Winter is the perfect time of year for observing your dog’s habits so you can design a backyard environment that accommodates her activities. Dogs tend to choose set patterns for travel in a fenced-in backyard that changes little throughout the year. Wear patterns are visible in the winter environment as leaves, frosts and snowfall make excellent backdrops for observing four-legged paw traffic. On a rough sketch of your outdoor environment, outline these traffic patterns with lines. This information will be invaluable in the spring as you start digging and planting. Placing a flower bed in the dog’s traffic pattern is a recipe for conflict. Dogs accustomed to running down their normal path will continue to do so, even after you painstakingly planted expensive hostas in their path. To prevent destruction and frustration, let your best friend design your garden footpaths. Convert the dead grass areas left by repeated wear and tear to gravel, brick or flagstone pathways. You’ll be more likely to prevent damage to your landscape and you’ll provide a great under footing for your dog to walk on.
Please stop by to lend your support at these events! However, unless you and your puppy are
scheduled to work at an event, please refrain from bringing your puppy with you.
February 11- Clarence Lions Pancake Breakfast - Audrey & Russ and Wade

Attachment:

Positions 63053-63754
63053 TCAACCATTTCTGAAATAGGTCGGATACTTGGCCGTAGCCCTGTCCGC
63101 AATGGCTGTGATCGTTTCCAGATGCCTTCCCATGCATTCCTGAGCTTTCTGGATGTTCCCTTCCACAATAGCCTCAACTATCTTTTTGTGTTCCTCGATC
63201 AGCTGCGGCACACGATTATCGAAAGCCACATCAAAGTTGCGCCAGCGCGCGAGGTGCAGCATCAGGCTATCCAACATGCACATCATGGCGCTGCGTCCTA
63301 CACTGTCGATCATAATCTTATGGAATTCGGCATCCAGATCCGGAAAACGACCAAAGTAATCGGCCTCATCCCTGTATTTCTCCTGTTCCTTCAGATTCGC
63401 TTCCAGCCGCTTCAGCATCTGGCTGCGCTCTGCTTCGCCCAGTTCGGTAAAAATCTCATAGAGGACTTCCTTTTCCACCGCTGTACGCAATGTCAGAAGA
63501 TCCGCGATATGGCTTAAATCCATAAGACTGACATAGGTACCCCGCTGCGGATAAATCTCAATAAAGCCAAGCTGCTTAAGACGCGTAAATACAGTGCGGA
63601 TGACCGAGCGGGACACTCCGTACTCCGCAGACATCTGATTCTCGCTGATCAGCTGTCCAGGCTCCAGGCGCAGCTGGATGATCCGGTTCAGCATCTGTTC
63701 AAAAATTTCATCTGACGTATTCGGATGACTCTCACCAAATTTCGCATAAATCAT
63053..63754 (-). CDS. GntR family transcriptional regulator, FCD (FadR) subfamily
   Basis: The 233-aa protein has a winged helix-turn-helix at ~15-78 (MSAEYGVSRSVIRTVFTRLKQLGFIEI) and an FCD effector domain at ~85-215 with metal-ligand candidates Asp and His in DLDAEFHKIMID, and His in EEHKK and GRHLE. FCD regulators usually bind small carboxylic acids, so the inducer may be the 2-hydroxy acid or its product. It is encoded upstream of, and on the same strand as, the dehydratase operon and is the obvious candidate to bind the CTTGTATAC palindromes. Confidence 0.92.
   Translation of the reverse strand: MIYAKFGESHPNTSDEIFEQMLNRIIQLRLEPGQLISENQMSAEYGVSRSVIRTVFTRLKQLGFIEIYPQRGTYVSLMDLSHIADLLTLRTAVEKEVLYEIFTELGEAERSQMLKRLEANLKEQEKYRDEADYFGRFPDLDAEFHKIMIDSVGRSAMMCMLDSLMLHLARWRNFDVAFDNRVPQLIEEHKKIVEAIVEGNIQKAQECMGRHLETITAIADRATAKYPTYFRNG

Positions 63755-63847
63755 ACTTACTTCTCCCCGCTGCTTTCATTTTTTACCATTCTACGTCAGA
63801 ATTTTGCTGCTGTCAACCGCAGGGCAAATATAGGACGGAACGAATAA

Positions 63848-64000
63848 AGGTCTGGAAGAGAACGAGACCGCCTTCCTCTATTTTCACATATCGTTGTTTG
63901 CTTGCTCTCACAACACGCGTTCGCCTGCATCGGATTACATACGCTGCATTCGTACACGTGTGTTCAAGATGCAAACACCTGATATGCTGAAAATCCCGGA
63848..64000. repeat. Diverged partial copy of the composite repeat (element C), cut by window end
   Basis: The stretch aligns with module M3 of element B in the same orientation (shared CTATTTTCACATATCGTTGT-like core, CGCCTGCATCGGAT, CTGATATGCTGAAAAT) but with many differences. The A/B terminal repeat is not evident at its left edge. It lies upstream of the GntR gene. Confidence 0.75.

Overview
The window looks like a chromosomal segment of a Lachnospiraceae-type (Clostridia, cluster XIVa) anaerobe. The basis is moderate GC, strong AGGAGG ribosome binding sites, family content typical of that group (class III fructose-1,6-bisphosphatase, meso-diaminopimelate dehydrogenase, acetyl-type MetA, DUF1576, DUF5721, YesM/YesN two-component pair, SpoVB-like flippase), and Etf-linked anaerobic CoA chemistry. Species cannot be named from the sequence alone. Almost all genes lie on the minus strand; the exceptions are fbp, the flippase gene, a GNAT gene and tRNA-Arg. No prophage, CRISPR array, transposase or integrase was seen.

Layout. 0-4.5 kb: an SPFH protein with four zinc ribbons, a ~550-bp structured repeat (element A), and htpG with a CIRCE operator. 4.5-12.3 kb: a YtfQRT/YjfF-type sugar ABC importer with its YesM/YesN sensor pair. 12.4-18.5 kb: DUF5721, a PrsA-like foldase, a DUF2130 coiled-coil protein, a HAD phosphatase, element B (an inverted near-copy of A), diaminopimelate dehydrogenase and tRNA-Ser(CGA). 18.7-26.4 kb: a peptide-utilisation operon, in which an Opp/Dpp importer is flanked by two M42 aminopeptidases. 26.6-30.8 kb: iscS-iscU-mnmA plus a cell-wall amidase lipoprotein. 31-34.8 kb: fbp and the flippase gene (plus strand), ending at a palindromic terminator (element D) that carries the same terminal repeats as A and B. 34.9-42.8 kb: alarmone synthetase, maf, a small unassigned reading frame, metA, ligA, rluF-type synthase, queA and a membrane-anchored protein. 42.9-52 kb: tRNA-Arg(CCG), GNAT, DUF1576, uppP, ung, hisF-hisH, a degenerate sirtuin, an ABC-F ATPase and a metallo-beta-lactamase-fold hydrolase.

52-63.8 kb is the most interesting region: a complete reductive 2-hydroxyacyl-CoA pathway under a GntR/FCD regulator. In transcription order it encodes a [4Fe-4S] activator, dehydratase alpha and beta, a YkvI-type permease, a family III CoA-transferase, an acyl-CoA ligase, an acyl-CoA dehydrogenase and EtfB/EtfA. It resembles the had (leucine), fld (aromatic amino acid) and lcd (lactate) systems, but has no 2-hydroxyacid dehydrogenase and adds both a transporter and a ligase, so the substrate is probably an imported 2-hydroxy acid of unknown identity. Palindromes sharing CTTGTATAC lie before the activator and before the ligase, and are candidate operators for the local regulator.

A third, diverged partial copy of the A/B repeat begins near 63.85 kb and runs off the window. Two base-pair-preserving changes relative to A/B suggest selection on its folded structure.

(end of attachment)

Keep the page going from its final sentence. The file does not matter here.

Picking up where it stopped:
March 1 - Little Valley Lions - Denise and Murray
April 2 - Faith United Church - Audrey & Russ and Wade
April 25 - International Guide Dog Recognition Day - Watch for local Mall participation
Please contact Russ or Mary Ellen with any Public Relations Events or Speaker’s Bureau requests.
The Greatest Dog Show on Earth
The Westminister Dog Show is a celebration of dogs in America. Its popularity has grown since it’s inception in 1877 due to its competitive aspect, variety of dogs and the “alma mater factor”. Groups and Best in Show will be televised on the USA Network at 8 PM on February 12 & 13. As you watch all the fanfare and think “My dog can do that!” remember that your best in show is sitting at your feet.
Working Dogs Compete for AKC Titles
A new titling competition launched by the American Kennel Club (AKC) will test dogs’ abilities in scent and protection work. Four breeds are allowed to compete in this Working Dog Sport (WDS): German Sheperds, Bouviers, Dobermans and Rottweilers. The competition has three levels and each consists of exercises in tracking, obedience and protection. The judges award points based on both a dog’s natural and trained abilities. Not only does the competition test a dog’s suitability for serving mankind in jobs such as narcotics detection and homeland defence, it also offers a tool for breeders who wish to maintain those characteristics in their lines.
Want to win a Bonus Bone? Below is the Puppy Jeopardy answer in the Health Care category. The first class participant to provide the correct question at the next class wrap-up earns a Bonus Bone. Good Luck!
The common name for parainfluenza, a highly contagious viral disease that spreads mainly via airborne particles.